Board member Richard Foster reiterated the town’s infrastructure backlog and suggested the schools address waste. He was partly refuted by Grant, who noted that the last town manager said the town has no true capital plan. Grant also pointed out, parrying implied charges of waste within the schools, that capital projects, including one ongoing in the town, can be just as wasteful.
But the steady stream of supporters from the town meeting itself was a sign of where the meeting was going. Most highlighted the impact on the music program. One woman warned her fellow residents not to make this a night of “tragic irony” as a Longmeadow music teacher that inspired her was being honored at a dinner in Holyoke that very night.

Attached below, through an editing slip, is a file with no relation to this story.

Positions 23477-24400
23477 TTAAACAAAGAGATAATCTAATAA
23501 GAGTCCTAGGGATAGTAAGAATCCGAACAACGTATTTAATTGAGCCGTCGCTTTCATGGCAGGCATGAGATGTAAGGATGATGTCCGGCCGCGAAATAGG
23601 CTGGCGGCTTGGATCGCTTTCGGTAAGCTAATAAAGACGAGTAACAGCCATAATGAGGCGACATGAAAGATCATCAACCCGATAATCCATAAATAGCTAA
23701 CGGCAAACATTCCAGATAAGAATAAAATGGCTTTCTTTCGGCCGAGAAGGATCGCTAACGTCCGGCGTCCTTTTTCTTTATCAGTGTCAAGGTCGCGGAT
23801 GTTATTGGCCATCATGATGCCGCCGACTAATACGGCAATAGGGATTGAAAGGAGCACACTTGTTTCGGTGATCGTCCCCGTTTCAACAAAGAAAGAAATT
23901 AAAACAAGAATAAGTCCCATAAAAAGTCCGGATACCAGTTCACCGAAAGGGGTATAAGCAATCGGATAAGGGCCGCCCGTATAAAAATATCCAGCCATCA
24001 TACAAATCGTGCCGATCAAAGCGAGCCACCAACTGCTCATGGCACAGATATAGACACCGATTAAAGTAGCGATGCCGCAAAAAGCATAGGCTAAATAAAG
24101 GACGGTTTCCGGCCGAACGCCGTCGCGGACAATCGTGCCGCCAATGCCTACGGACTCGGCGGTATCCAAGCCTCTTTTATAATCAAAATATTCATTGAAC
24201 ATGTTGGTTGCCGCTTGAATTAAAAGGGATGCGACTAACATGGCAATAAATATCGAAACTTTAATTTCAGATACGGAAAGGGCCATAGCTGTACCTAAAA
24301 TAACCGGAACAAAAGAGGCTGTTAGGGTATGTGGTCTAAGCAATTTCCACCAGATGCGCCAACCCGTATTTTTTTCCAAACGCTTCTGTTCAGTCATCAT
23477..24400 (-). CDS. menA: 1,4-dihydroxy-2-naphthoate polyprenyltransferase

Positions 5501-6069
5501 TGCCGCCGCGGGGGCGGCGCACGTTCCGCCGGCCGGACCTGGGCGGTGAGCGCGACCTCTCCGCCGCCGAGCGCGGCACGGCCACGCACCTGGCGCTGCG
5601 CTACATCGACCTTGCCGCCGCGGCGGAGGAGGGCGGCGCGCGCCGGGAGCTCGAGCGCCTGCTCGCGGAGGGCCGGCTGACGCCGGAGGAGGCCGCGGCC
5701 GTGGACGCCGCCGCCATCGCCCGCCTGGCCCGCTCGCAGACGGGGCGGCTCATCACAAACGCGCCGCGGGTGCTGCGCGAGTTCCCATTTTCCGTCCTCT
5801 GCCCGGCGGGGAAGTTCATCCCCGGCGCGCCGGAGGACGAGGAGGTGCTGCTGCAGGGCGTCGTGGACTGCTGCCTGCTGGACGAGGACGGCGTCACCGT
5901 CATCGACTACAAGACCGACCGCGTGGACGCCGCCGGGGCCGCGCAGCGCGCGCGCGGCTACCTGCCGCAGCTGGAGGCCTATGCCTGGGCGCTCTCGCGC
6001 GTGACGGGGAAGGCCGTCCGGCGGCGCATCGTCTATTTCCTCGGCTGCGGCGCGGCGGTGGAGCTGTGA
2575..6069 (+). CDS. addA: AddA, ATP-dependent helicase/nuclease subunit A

A student also approached the microphone to defend the program, but was nearly shut down by a woman who made a point of order that only voters could speak. Kallock nevertheless allowed her to speak. Another speaker acknowledged the need for considering other town needs, “the town built the schools,” he said. But that did not mean the schools could be shortchanged.
When the vote finally came up, the result was somewhat anti-climactic. The residents overwhelming backed the transfer, restoring $300,000+ to the schools and avoiding dramatic cuts.
What actually added a bit of suspense were an amendment and then a secondary amendment to that amendment to add more money to the school budget. Clark demurred at the proposals which would have added another $300,000 and $2.5 million respectively. He noted that unlike the compromise that had just been approved, these items had no identified funding source. The amendments were defeated and then the budget as a whole approved. From there the Meeting proceeded to other items.
Clark said he was not surprised at the outcome, “We did a really great job of organizing.”